Tuesday, January 20, 2015
When the Branch Breaks: A Post about Rejection
The last year and a half has been pretty awesome. I’ve entered a program in school I’m really excited about, Leah’s on the adventure of a lifetime in Australia, and we’ve written a new novel that we’re in love with.
However, there was one big thing we focused on the last year: acquiring an agent to represent our young adult novel, JANE UNWRAPPED. But we weren’t querying, entering Twitter contests, or doing any other typical things an aspiring-author might be doing. Since the fall of 2013, we had been engaged in a review and revise with a certain agent, and throughout the year, focused only on these revisions.
This agent turned the book from a gigantic pile of word garbage to a fast-paced epic. We were flabbergasted at how she knew the story better than us, and we were so excited about every new draft. The notes she provided were extensive and detailed, and although we hadn’t signed, in the back of our minds, we thought there was no way she would spend so much of her time and energy on our manuscript without intention to sign.
But then, we didn’t hear from her for almost fives months.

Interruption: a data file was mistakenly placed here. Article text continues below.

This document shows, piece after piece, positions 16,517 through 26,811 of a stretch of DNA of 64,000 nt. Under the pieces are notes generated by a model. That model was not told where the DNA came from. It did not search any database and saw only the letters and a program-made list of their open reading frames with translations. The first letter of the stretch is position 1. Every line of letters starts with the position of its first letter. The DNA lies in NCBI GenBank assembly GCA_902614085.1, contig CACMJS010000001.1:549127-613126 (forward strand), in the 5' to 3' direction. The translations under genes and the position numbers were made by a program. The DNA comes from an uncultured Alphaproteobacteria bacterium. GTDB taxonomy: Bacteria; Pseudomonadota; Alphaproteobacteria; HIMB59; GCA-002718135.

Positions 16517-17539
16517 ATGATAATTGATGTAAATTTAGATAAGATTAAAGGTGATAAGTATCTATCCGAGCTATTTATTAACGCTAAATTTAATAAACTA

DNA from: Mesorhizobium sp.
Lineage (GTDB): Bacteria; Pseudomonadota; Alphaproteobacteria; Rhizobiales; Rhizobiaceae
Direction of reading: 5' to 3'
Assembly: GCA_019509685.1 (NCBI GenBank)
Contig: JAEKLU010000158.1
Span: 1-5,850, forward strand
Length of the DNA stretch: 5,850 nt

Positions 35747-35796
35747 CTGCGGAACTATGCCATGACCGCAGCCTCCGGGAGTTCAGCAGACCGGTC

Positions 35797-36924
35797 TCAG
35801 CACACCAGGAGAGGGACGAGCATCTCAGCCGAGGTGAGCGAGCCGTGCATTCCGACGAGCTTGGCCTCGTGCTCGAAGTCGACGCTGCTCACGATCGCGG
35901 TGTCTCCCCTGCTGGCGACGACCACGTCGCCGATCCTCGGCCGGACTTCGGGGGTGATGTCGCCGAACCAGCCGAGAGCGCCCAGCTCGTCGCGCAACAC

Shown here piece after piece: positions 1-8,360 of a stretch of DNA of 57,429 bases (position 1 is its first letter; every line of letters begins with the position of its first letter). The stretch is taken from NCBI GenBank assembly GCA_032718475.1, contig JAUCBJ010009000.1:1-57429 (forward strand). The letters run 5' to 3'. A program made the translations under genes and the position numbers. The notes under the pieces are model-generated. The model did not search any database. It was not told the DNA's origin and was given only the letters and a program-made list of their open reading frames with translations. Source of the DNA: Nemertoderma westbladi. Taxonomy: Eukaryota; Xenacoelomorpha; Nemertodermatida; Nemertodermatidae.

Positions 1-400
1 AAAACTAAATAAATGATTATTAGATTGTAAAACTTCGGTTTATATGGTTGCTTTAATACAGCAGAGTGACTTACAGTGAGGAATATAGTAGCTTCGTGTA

It’s submission season, we said. Then: it’s the holidays, no one works during the holidays! Then: it’s after the holidays, so she must be catching up on other stuff. A week after sending our second nudge, we received a reply.
The agent replied that her client list had grown too large and she no longer had the time to dedicate to our novel.
Reading the email was like a blow to the stomach. I’ve never had an issue with rejections—in fact, they’re something Leah and I collect like badges of honour, laughing at each new one. But this was different. We had dedicated a year and a half to this one person’s vision of our book, and in our minds, we already considered ourselves a team.
It felt like I had been climbing a tree, clambering up the branches, and finally, I could see the top. I was still a few branches away, but the sunlight was streaming through, and I was reaching, reaching, reaching, just about to grab that last branch—
And then someone sawed off the branches I was holding onto, and I tumbled down towards the earth, collapsing on the ground. And all I could do was look up at how far there is to climb…
My significant other—a musician, so no stranger to creative rejection himself—said to me, after I gave him my tree-climbing analogy: “Turns out the branch snapped because the tree was rotting and you couldn’t tell that from the bottom. So now you can go find a new, healthy tree to climb, and you’re like five times better at climbing.”
As much as I want to dwell in my sadness, anger, frustration, and disappointment, it won’t make the agent change her mind. The book is miles better than it was this time last year, and the waiting time gave us the opportunity to write our new novel, which we’re super stoked about.
I start climbing.